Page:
The song "How Soon Is Now?" by The Smiths started out as the extra track on the 12" of "William, It Was Really Nothing" but later gained a separate release as an A-side in its own right, as did Oasis's "Acquiesce", which originally appeared as a B-side to "Some Might Say" in 1995, but gained subsequent release in 2006 as part of an EP to promote their forthcoming compilation album, Stop the Clocks. Feeder in 2001 and 2005 had the B-sides "Just a Day" from "Seven Days In The Sun", and "Shatter" from "Tumble and Fall" released as A-sides after fan petitions and official website and fansite message board hype, and both charted at #12 and #11 in the UK.

On some reissued singles the A- and B-sides are by completely different artists, or two songs from different albums that would not normally have been released together. These were sometimes made for the jukebox, as one record with two popular songs on it would make more money, or to promote an artist to the fans of another. For example, in 1981, Kraftwerk released their new single "Computer Love", with the B side of "The Model" from their previous album. After "The Model" found popularity, the single was re-released with the sides reversed, and "The Model" hit the UK No. 1 spot, three years after its album release.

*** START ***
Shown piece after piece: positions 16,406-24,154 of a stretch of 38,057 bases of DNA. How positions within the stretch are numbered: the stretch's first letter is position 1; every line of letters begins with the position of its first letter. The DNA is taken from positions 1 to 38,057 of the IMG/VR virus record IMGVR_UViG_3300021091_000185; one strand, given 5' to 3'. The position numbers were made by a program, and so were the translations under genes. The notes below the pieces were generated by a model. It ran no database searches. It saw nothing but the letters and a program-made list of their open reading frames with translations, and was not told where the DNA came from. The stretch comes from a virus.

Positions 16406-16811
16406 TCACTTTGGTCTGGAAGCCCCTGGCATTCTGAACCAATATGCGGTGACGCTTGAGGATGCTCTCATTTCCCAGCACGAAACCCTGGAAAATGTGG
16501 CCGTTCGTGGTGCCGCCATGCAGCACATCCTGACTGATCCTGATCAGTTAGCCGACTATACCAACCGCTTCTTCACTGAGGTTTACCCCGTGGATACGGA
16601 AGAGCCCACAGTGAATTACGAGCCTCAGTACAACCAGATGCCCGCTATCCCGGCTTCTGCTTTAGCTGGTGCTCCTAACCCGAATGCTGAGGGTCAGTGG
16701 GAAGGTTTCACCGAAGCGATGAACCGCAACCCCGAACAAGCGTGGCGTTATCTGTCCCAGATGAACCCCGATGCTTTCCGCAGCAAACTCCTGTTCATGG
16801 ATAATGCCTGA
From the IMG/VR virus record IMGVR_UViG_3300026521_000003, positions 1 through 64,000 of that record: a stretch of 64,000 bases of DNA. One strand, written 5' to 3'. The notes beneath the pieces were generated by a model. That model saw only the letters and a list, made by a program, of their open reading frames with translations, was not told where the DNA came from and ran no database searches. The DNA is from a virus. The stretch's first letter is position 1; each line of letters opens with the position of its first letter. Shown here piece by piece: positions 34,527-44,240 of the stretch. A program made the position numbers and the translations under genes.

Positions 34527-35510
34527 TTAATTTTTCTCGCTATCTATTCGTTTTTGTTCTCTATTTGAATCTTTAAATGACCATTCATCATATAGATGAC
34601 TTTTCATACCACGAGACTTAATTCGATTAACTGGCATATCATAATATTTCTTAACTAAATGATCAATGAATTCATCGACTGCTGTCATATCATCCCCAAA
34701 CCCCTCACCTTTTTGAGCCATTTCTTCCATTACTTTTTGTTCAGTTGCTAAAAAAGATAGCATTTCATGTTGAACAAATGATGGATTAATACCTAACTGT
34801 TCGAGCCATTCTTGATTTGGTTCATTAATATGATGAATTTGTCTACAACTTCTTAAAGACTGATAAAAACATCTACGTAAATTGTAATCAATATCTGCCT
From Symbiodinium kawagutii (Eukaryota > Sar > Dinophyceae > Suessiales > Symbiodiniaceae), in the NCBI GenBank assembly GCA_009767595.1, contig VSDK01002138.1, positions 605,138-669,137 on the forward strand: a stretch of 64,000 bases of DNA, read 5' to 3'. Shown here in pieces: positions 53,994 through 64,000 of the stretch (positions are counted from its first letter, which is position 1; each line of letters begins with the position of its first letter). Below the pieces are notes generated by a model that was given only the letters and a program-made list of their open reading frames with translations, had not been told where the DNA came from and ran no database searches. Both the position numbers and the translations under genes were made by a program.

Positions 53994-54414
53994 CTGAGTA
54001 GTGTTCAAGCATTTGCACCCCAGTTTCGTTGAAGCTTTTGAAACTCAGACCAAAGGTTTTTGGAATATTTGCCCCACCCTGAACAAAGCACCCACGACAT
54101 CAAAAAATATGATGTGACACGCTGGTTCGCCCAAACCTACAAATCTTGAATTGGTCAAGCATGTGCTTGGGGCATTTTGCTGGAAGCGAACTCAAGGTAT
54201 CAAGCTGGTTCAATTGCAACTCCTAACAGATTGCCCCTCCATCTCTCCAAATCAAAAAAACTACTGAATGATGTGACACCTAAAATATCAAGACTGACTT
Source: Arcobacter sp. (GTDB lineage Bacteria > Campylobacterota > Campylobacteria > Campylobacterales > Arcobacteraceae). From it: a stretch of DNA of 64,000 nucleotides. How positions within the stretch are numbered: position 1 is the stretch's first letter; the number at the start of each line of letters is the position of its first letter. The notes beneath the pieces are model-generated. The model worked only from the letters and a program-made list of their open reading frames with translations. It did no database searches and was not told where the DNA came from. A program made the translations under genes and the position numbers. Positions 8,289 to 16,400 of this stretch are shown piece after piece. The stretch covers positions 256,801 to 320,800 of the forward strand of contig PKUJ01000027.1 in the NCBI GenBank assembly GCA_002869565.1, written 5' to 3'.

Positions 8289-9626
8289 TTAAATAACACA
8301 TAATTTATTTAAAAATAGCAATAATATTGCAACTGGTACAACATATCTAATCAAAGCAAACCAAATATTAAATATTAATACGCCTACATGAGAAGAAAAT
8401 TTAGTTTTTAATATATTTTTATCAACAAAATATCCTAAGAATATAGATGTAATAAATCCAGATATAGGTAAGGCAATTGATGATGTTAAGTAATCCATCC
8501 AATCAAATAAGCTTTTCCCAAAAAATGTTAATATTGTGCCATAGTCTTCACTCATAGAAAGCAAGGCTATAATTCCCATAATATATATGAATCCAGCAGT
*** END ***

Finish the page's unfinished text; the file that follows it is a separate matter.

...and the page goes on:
B-side compilations

Occasionally, artists released albums of compiled B-sides and rare tracks. Examples are numerous, including:

Double A-side

A "double A-side" is a single which has two featured songs. This practice was introduced by The Beatles in 1965 for their single "Day Tripper" which appeared on the same single with "We Can Work It Out". The Beatles released a number of other double A-sided singles, namely "Yellow Submarine" b/w "Eleanor Rigby", "Strawberry Fields Forever" b/w "Penny Lane", and "Come Together" b/w "Something".

Some singles have also been designated double A-sides in retrospect, such as Elvis Presley's 1956 "Don't Be Cruel" which appeared on the same single with "Hound Dog"; this was done because both sides became chart hits independently of one another. In fact,[citation needed] "Hound Dog" was the B-side of the single as originally released.

In the UK the biggest selling non-charity single of all time was a double A-side, Wings 1977 release "Mull of Kintyre"/"Girls' School", which sold over 2 million copies. It was also the UK Christmas No.1 that year, the only occasion on which a double A-side has topped that chart.[2]

Queen released "Fat Bottomed Girls"/"Bicycle Race" as a double A-side in 1978.

Occasionally double-A-sided singles are released with each side targeting a different market. During the late 1970s, for example, Dolly Parton released a number of double A-sided singles, in which one side was released to pop radio, and the other side to country, including "Two Doors Down"/"It's All Wrong but It's All Right" and "Baby I'm Burning"/"I Really Got the Feeling".